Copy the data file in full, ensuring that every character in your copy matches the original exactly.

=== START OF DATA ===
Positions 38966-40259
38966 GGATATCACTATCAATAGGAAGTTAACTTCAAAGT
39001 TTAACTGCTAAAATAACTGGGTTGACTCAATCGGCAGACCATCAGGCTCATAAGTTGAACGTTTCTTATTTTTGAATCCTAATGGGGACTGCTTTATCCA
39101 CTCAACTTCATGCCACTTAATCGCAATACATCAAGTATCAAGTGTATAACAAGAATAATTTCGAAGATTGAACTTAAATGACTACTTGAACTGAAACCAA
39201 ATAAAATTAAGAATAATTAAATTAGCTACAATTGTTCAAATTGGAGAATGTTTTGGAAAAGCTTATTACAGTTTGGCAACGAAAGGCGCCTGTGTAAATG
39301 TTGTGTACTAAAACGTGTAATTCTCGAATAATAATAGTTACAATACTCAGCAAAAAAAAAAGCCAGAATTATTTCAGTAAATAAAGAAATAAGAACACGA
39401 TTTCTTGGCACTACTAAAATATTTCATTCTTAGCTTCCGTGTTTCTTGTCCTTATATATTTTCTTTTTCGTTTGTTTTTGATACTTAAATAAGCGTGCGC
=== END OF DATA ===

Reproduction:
Positions 38966-40259
38966 GGATATCACTATCAATAGGAAGTTAACTTCAAAGT
39001 TTAACTGCTAAAATAACTGGGTTGACTCAATCGGCAGACCATCAGGCTCATAAGTTGAACGTTTCTTATTTTTGAATCCTAATGGGGACTGCTTTATCCA
39101 CTCAACTTCATGCCACTTAATCGCAATACATCAAGTATCAAGTGTATAACAAGAATAATTTCGAAGATTGAACTTAAATGACTACTTGAACTGAAACCAA
39201 ATAAAATTAAGAATAATTAAATTAGCTACAATTGTTCAAATTGGAGAATGTTTTGGAAAAGCTTATTACAGTTTGGCAACGAAAGGCGCCTGTGTAAATG
39301 TTGTGTACTAAAACGTGTAATTCTCGAATAATAATAGTTACAATACTCAGCAAAAAAAAAAGCCAGAATTATTTCAGTAAATAAAGAAATAAGAACACGA
39401 TTTCTTGGCACTACTAAAATATTTCATTCTTAGCTTCCGTGTTTCTTGTCCTTATATATTTTCTTTTTCGTTTGTTTTTGATACTTAAATAAGCGTGCGC